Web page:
The Federal Aviation Administration has ordered a special inspection of 105 jet engines that slipped through a Miami maintenance station with unrepaired cracks in a critical component.

In a telegraphic emergency order, the aviation-safety regulator ordered a series of inspections and repairs, depending on the length of the cracks. All are in combustor cans of Pratt & Whitney JT8D engines. Air and fuel are ignited in the cans, nine of which surround the engine's center section.

The engine is the most widely used in civil aviation and is standard on about two-thirds of U.S. airplanes, including all McDonnell Douglas DC9s and Boeing 727s. A combustor can that failed explosively apparently started the fire on a British Airtours Boeing 737 on takeoff from Manchester, England, last August. Fifty-five of 135 on board were killed.

The engines involved belong to 27 different customers of the Miami repair station, Aerothrust Corp., an FAA spokesman said. About 30 of the engines belong to the U.S. military, and at least one is on an FAA plane, the spokesman said. Most of the engines belong to private operators and a few to small airlines, the FAA said.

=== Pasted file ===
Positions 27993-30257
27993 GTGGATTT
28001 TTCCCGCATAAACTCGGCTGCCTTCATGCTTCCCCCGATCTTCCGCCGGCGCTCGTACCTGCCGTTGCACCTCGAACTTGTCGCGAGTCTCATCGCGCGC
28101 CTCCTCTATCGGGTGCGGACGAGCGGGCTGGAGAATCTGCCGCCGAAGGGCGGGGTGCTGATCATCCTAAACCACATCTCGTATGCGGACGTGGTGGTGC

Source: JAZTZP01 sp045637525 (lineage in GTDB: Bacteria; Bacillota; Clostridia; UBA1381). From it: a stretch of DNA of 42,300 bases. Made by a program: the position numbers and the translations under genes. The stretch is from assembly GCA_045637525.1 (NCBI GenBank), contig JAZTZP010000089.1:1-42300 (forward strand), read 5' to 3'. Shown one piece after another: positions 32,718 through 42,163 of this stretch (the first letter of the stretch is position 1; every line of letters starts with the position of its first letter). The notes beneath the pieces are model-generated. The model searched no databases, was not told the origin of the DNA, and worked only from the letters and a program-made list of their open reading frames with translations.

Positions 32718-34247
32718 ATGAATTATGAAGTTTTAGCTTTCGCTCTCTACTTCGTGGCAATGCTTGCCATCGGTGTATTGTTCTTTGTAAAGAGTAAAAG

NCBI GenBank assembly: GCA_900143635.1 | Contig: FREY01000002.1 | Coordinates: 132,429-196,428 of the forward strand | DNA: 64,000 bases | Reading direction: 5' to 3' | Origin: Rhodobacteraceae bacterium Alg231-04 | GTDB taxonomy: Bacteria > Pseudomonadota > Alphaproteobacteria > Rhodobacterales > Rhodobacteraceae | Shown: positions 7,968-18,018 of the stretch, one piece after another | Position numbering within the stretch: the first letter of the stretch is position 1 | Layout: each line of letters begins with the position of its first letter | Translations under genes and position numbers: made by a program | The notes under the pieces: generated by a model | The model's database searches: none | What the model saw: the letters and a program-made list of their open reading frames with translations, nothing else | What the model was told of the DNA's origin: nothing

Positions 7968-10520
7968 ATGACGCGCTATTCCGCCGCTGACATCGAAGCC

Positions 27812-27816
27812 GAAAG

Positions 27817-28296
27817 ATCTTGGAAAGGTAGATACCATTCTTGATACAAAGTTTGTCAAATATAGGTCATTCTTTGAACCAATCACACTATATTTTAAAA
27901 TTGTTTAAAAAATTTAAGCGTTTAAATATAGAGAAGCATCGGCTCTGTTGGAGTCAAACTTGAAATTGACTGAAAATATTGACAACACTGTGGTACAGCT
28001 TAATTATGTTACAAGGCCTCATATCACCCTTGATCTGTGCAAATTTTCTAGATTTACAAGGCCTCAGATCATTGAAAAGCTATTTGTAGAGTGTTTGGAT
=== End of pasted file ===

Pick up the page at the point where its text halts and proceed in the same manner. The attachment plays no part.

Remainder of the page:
J. Larry Helms, vice president of marketing for Aerothrust, said in a telephone interview that the combustor cans on engines in question were sent to a subcontractor for examination, including X-rays to detect cracks.

When the engines and X-rays were returned, Helms said, there "was a slip-up on one individual's part . . . . One inspector thought he was supposed to ingore the X-rays."

Helms said that, in mid-December, Aerothrust revised some shop procedures. "When our inspector reviewed this, he realized it had a process in it that he wasn't doing, and he brought it to management's attention," Helms said.

Records were reviewed to determine which customers were affected and "we went to the FAA on Jan. 6," Helms said.

FAA officials said they are investigating. Additionally, they moved Aerothrust to the top of the list of jet-engine repair stations nationwide that are receiving intensive FAA inspections.

"I met with the FAA this afternoon, and they are going to start at 7 a.m. tomorrow," Helms said. He said his company works exclusively on JT8D engines.